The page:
Last week, the White House announced health insurers would have to cover the cost of providing free birth control to employees of religious groups as part of the Affordable Care Act, which requires health insurance plans to offer contraception without charging a co-pay, co-insurance or deductible as of August 1. The rationale was that any added cost would be offset by fewer unwanted pregnancies.
A new survey, however, indicates that health insurers disagree - 40 percent say that monthly costs per member will rise through higher pharmacy expenditures within two years after the ACA preventive care requirement goes into effect. Another 7 percent expect higher pharmacy expenditures but lower medical costs, while 20 percent say costs will balance out and 33 percent are unsure.
"The real question is whether (the preventive requirement) will really save money in the long term by preventing pregnancies, which are expensive. But at this point, most payers are not convinced that they're going to save money," says Rhonda Greenapple, ceo of Reimbursement Intelligence, a market research firm that queried 15 large health insurers that cover tens of millions of Americans.
All of the health insurers reported that their customers - which include employers and unions, among others - currently offer to cover contraception in some fashion, although employees are asked to make co-payments. These typically vary, depending upon the product, such as whether a birth control pill is a brand-name med or a generic.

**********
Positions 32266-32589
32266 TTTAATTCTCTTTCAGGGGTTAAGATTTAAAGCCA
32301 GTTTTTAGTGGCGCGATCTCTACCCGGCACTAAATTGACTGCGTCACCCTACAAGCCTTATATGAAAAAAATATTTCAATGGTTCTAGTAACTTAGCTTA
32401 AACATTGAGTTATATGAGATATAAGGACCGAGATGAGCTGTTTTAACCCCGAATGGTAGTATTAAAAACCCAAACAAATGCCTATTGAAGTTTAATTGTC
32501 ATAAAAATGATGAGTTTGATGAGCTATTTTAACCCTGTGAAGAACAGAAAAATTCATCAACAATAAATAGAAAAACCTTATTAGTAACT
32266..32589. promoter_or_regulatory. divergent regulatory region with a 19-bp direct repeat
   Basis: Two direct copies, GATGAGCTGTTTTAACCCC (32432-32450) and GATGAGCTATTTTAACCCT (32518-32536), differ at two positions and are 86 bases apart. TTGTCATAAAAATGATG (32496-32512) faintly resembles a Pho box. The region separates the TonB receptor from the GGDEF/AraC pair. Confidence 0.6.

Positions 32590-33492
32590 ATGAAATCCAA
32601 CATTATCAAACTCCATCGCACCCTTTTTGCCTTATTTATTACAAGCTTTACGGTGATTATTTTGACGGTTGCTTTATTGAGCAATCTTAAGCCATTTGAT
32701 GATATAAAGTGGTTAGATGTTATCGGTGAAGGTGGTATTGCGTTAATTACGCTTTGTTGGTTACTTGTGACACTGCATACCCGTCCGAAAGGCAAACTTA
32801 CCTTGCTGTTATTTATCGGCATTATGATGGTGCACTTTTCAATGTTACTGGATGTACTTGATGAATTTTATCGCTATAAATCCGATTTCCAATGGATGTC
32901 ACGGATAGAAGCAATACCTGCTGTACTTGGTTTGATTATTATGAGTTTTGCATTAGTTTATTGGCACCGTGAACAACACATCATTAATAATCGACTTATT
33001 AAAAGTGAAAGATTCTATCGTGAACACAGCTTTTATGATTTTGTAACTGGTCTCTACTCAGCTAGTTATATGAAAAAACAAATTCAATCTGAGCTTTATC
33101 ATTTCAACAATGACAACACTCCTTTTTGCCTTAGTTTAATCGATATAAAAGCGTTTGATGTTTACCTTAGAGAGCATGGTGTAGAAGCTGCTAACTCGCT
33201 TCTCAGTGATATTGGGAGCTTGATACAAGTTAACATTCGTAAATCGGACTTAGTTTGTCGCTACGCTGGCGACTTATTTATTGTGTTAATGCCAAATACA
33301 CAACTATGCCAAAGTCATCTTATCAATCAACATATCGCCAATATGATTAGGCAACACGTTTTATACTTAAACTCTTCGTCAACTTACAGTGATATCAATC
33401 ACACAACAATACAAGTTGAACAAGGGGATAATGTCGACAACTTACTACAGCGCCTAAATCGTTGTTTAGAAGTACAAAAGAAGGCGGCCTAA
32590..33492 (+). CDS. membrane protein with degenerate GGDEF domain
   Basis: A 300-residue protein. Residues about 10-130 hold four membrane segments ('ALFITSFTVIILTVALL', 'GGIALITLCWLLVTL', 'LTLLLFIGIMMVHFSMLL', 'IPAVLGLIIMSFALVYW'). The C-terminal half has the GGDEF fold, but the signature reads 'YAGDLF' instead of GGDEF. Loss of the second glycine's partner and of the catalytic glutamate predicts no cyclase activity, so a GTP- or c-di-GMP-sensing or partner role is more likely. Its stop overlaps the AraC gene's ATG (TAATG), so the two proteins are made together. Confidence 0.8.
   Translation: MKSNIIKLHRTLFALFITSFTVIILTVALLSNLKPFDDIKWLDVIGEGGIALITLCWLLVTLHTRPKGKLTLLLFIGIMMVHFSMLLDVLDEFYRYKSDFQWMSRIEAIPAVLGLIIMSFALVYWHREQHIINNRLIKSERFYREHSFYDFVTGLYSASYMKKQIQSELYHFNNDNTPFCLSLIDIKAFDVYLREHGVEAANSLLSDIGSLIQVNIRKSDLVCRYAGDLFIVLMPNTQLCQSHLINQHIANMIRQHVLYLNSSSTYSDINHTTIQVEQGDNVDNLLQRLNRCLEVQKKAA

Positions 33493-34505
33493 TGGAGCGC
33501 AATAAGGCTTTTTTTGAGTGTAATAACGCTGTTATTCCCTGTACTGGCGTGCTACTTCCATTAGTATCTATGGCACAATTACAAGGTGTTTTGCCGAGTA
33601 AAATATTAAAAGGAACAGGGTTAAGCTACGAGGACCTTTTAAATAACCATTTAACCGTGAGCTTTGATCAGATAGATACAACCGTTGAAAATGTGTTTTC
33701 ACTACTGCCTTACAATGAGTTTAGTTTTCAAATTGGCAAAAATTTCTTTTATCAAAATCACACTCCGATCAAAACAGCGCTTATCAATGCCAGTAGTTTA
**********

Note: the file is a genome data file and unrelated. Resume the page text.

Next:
For drugmakers, the mandate may prove profitable, but could also pose a "double-edged sword," according to Greenapple. On one hand, a mandate suggests the possibility of additional prescriptions being written for women who may not otherwise opt for the medications. However, insurers may then pressure drugmakers for steeper discounts.
Not everyone, however, believes insurers will suffer. "In the grand scheme of things, it doesn't seem like a material cost to be added to the managed care company or the employer," Stifel Nicolaus health insurer analyst Tom Carroll told Reuters. "Any services that are mandated are ultimately covered in the premium, either to the specific group or to the system in general." In other words, increased premiums would cover increased costs.
pic thx to treyevan on flickr